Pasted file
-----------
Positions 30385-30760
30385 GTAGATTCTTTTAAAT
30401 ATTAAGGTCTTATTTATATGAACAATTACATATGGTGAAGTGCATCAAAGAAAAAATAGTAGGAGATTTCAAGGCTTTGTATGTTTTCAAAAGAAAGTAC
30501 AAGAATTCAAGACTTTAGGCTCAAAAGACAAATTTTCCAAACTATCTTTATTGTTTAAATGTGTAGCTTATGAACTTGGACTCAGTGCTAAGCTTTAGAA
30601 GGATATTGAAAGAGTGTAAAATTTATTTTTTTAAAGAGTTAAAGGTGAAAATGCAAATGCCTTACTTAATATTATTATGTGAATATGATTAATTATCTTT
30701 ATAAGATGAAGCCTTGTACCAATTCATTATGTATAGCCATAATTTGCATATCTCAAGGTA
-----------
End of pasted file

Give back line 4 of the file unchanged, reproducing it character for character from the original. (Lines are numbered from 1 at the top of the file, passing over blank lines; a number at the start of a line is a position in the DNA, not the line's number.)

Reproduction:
30501 AAGAATTCAAGACTTTAGGCTCAAAAGACAAATTTTCCAAACTATCTTTATTGTTTAAATGTGTAGCTTATGAACTTGGACTCAGTGCTAAGCTTTAGAA